Wednesday, June 14, 2017

Tecmo Baseball (NES) Review

Great Cover.
Tecmo Baseball is a game developed by Tecmo and released on the Nintendo Entertainment System (NES) in January of 1989. Tecmo Bowl, Tecmo's football game, on the NES was one of the best sports games for that console and I know I played it a lot as a kid. I honestly don't remember if I ever played this one, I just can't remember. Is it because I had played it and can't recall it now because it wasn't a very good game?

Tecmo Baseball has three different modes to play, single-player, one on one, and All-Star game. There is also a watch mode which I'm sure served some kind of purpose, I wouldn't buy a game just to watch it. There are two leagues,  NM (Nation League), and AM (American League). Tecmo didn't secure the rights from the MLB so everything is generic. Each league has seven teams that are listed by the city, they don't even get fake names like Chicago Cyclops. The cities correspond with their real-life team so the NM Chicago team is the Cubs and the player's stats are from the 1987 season. I would have been pretty mad to buy this game when it was new only to find out my favorite team isn't even in the game.

Batting is simple, just swing when the ball gets to you. you can move the bat up or down to hit the ball at a better angle but I had a hard enough time just trying to make contact. I did manage to hit a home run in the bottom of the ninth with two outs, unfortunately, the one run wasn't going to help me at that point.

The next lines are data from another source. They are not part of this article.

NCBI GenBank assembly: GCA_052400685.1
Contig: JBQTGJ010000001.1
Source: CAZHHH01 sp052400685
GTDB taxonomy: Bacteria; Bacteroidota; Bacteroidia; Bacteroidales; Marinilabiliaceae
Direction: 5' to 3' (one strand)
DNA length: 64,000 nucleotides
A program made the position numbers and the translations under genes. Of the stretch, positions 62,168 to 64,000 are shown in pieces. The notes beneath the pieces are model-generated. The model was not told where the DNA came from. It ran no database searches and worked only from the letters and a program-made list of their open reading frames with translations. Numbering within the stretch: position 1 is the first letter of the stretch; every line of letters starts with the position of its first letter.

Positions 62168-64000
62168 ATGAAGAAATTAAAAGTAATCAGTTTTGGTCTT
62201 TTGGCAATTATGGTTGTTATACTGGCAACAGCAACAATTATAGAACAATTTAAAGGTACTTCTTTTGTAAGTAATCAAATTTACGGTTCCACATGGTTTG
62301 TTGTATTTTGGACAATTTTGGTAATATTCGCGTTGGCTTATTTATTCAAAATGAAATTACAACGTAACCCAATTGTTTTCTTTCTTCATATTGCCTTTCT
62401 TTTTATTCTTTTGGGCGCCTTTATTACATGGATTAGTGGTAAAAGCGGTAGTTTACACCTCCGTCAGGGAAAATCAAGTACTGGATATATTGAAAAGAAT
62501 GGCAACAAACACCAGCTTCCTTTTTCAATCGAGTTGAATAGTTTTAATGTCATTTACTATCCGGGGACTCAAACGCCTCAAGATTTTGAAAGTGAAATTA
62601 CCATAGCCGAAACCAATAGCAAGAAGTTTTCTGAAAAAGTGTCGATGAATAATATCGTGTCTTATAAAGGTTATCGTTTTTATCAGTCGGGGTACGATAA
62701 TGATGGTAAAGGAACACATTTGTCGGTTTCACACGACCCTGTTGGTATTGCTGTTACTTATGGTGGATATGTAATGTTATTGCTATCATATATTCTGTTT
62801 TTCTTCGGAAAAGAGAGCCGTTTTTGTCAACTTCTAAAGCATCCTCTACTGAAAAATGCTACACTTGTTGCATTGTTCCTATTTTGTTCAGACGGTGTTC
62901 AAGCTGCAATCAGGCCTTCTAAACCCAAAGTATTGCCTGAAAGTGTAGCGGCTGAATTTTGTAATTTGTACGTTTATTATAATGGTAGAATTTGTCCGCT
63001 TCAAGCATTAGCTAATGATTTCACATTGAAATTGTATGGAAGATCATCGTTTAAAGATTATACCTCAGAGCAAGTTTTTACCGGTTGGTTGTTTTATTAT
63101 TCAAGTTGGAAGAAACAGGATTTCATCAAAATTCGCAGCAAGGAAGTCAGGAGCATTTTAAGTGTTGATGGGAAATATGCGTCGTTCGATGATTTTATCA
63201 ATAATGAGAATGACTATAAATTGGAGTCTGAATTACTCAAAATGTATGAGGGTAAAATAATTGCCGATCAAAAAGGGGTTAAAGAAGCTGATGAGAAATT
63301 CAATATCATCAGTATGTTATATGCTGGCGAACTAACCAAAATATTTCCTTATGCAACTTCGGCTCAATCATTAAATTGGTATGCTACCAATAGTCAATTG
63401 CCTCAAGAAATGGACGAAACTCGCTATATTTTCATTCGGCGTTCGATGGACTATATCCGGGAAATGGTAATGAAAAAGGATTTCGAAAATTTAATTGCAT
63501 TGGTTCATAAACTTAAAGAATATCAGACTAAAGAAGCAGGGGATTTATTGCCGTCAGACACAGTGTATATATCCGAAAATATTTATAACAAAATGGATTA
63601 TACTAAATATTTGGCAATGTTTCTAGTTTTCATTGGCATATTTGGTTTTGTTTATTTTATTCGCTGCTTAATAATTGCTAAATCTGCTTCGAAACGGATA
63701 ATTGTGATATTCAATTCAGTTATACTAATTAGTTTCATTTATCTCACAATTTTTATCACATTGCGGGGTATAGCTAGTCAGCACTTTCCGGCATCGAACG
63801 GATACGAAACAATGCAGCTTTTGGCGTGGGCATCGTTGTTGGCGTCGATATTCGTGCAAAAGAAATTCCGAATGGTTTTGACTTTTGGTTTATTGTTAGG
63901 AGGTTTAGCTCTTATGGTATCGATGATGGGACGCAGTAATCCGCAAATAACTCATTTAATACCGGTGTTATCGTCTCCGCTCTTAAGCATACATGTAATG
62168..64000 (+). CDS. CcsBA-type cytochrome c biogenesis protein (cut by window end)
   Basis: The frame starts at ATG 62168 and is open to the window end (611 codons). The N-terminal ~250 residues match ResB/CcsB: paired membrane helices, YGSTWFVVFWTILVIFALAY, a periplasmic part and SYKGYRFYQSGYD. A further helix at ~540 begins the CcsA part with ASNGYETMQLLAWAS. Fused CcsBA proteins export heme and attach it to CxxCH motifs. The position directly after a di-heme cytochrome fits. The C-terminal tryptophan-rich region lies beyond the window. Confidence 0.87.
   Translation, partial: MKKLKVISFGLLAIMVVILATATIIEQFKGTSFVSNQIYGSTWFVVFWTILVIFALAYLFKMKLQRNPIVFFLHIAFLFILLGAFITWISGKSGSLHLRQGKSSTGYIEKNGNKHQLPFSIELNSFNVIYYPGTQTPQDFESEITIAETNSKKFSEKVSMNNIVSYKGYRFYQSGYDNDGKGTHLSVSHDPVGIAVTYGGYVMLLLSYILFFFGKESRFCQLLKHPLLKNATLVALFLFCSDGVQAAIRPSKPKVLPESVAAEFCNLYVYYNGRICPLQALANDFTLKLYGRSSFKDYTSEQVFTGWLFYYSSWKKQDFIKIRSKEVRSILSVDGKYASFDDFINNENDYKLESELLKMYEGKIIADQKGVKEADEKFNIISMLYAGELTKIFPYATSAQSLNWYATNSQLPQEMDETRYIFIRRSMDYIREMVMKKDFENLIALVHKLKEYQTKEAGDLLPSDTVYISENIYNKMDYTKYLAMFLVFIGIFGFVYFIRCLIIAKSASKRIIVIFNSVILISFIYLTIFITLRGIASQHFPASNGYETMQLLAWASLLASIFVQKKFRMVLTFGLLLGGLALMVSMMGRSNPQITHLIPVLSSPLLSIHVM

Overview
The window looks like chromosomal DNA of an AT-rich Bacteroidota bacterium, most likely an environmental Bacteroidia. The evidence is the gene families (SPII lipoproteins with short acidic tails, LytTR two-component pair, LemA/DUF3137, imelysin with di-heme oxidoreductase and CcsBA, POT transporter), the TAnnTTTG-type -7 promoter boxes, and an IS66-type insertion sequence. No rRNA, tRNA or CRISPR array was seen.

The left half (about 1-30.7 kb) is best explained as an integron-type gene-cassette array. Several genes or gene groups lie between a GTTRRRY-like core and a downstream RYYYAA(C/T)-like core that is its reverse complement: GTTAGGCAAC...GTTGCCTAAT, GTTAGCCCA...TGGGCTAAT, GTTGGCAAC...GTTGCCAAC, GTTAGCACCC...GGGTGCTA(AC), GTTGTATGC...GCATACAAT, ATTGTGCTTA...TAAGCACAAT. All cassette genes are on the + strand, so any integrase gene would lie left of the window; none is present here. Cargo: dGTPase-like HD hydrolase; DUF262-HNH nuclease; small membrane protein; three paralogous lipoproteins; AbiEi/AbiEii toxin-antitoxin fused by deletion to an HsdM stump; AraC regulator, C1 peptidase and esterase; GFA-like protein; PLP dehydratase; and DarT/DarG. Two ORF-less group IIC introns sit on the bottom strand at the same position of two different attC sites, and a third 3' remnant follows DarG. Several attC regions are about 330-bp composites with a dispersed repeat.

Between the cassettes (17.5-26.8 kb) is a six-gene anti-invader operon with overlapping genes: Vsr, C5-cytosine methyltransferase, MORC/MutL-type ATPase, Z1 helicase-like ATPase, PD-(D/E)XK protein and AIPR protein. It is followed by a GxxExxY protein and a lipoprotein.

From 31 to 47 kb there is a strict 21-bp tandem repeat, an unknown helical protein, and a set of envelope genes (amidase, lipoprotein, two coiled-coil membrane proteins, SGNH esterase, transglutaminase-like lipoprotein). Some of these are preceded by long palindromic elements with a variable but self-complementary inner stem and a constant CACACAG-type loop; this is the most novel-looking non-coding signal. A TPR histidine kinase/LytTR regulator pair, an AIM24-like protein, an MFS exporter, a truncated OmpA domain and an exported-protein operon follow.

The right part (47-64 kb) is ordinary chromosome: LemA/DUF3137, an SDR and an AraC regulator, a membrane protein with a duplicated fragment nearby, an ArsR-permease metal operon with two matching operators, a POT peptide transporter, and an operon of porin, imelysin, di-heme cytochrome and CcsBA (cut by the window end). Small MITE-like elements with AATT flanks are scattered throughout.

On the mound, you press A to throw a pitch and use the d-pad to move the pitch location during travel. Holding down during your windup throws an off-speed pitch with pitch location working the same as with a fastball and you get a cool sound effect as the pitch travels.

Controlling players in the field isn't too bad but I had some trouble judging where the ball would land. It's worse in the outfield since it takes a while before the screen moves enough to show the fielder. All of the outfields move when you move any of them which does help when you can't see the player closest to the ball. I don't know why but when a grounder makes it into the outfield the speed it's rolling increases and will carry it to the outfield fence.

The graphics in Tecmo Baseball aren't the best but they are definitely not the worst for the system which I think goes to Major League Baseball. The sprites for the pitcher and batter look pretty good but the on the field players look pretty bad and the scoreboard is pretty bland similar to Major League Baseball.

The sound isn't too bad in this game. The ump says ball, strike, and out and it's easy to understand him. While the sounds effects are ok the music is pleasant enough and plays throughout the game and not just at the menu screen like in Major League Baseball.

Overall I had a pretty good time playing this game. In a complete game, I lost 8-1 and probably half the runs were scored because I misjudged a hit. I think with a little more practice I'd do much better. While the graphics and the game modes aren't very good the core game is good enough to recommend this game. I give Tecmo Baseball a 6 out of 10.

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